Africa steps up fight against malaria

08:31, May 06, 2010      

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President Jakaya Kikwete (C) of Tanzania, member country of the African Leaders Malaria Alliance (ALMA), speaks during a news conference prior to the World Economic Forum on Africa in Dar es Salaam, capital of Tanzania, May 5, 2010. Kikwete said that the 26-member group ALMA will focus on ensuring the availability of three main anti-malaria interventions, namely Artemisinin-based Combinations Therapies (ACTs), long-lasting insecticide-treated nets (LLINs) and indoor residual sprays. Currently, 200 million LLINs are in place, covering half of the at-risk population in Africa, ALMA said, adding that some 150 million additional nets will be produced and delivered by the end of this year. (Xinhua/Xu Suhui)

2010 is the last year of the United Nations' "Decade to Roll Back Malaria." The topic has topped the agenda of this year's World Economic Forum on Africa, with African leaders, the business sector and international organizations reaffirming their commitment to eliminating the disease from the continent.

Last year, the African Leaders Malaria Alliance (ALMA) was launched to provide African leaders with a high-level forum to promote universal coverage of effective malaria interventions.

President Jakaya Kikwete of Tanzania, member country of the alliance, said at the sidelines of the forum that the 26-member group will focus on ensuring the availability of three main anti- malaria interventions, namely Artemisinin-based Combinations Therapies (ACTs), long-lasting insecticide-treated nets (LLINs) and indoor residual sprays.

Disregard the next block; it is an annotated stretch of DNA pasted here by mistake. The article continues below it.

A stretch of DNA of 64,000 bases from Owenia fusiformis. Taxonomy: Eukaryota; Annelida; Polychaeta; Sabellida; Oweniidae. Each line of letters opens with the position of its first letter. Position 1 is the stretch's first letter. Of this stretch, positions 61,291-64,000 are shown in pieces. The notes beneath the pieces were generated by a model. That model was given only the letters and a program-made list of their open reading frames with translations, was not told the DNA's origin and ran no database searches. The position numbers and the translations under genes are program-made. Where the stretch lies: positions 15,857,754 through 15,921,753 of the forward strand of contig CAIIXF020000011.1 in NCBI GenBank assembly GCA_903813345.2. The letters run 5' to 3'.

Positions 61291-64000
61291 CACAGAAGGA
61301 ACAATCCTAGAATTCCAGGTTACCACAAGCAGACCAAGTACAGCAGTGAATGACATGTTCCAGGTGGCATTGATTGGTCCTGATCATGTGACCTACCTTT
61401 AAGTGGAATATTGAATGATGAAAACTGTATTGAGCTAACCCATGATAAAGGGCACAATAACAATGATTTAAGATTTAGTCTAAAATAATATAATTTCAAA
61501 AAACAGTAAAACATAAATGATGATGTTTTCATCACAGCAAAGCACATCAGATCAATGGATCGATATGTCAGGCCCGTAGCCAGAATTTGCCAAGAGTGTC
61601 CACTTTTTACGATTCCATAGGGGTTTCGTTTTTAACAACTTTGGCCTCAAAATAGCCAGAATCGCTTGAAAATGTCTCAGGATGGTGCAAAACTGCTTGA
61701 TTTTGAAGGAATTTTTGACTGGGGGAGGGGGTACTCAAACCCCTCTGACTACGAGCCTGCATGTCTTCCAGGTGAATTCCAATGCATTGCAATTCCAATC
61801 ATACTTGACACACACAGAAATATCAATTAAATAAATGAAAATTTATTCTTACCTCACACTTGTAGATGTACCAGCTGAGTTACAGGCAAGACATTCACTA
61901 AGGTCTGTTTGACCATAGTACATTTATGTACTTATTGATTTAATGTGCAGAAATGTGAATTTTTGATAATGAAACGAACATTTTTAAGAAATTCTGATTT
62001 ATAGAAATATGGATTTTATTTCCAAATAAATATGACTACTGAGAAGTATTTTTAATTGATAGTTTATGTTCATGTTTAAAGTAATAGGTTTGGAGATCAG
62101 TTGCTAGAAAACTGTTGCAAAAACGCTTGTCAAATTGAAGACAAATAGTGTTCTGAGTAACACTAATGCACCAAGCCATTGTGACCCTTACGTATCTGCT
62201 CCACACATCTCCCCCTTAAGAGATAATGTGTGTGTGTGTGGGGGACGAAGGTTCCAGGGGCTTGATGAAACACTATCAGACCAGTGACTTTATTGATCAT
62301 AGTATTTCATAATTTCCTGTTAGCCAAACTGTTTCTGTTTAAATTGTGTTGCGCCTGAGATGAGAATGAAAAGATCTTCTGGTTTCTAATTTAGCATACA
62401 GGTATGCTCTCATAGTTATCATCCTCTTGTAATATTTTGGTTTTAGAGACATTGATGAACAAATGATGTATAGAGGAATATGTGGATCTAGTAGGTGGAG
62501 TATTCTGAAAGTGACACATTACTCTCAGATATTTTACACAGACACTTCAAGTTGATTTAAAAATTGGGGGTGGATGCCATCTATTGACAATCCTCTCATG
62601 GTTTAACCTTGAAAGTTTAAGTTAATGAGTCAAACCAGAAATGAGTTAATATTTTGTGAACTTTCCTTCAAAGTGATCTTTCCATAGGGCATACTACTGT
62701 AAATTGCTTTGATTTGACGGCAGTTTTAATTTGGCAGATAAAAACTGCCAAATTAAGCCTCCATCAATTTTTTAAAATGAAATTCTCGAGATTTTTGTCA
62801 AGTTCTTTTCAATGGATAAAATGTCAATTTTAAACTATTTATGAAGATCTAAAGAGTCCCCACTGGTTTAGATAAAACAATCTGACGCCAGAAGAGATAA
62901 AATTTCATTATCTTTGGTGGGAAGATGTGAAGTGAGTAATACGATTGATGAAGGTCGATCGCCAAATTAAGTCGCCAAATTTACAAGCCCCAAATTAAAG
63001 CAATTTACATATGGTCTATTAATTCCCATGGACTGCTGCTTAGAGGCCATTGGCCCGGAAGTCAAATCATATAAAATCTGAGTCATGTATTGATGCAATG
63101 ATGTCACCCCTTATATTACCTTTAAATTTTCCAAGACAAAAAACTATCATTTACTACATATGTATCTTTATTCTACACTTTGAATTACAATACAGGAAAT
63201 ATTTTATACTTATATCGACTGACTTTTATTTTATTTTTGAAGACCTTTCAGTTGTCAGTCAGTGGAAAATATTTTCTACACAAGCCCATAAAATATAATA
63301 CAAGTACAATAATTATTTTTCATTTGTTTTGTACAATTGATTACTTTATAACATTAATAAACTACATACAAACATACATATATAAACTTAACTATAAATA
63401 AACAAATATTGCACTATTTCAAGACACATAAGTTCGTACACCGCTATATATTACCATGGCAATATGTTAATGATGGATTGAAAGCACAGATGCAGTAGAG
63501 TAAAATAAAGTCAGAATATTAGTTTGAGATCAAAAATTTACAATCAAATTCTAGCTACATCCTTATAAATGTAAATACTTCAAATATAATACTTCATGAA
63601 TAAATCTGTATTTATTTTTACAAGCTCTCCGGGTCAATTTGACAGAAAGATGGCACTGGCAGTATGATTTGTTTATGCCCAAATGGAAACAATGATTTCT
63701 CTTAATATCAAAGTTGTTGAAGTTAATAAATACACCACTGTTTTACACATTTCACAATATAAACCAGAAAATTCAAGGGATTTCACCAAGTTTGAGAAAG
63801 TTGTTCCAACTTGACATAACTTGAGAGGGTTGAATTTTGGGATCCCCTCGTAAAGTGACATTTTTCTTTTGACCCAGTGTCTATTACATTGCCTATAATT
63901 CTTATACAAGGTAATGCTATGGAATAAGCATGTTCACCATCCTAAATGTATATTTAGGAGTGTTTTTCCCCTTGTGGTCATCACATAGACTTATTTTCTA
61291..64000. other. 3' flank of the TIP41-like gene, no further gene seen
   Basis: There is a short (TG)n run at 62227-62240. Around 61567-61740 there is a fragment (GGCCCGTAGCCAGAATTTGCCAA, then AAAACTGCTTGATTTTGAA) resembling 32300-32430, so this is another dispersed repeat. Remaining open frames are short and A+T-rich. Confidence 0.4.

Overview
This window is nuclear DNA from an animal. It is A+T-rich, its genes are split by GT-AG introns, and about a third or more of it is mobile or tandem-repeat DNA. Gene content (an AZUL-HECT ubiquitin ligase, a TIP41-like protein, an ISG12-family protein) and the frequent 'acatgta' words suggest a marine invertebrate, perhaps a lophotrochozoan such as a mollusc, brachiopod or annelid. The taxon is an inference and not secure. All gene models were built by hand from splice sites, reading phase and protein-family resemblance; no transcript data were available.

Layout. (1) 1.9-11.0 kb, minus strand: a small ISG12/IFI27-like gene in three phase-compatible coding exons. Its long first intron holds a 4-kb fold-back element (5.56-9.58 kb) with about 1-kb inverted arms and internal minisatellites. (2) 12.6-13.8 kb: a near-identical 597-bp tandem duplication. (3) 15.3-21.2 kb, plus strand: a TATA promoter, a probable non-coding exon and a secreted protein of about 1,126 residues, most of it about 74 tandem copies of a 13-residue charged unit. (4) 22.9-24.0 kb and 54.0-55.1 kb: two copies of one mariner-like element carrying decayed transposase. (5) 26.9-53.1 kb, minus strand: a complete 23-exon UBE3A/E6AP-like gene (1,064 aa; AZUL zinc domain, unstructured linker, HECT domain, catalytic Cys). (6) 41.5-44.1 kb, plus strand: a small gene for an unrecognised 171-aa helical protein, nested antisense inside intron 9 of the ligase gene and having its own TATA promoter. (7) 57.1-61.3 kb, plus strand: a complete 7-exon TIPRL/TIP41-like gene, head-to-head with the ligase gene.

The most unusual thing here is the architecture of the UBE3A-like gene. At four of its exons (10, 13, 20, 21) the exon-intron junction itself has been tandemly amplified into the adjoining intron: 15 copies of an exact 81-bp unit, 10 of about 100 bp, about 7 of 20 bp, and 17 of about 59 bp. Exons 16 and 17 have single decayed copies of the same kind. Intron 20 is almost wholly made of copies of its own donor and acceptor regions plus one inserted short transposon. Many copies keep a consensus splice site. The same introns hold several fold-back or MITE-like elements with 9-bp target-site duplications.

ALMA announced on the same day that Africa will receive new funding from external donors to fight against malaria, No.1 killer of children under five on the continent.

The new financial commitments will include funding from the United States President's Malaria Initiative (PMI), ALMA said.

According to Tim Ziemer of the PMI, U.S. President Barack Obama has requested a budget of 680 million U.S. dollars for malaria in 2011, 100 million dollars of which will be used for the purchase of lifesaving malaria prevention and treatment measures in the Democratic Republic of Congo (DRC) and Nigeria, two countries that together account for nearly half of the world's malaria cases.

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(Editor:intern1)

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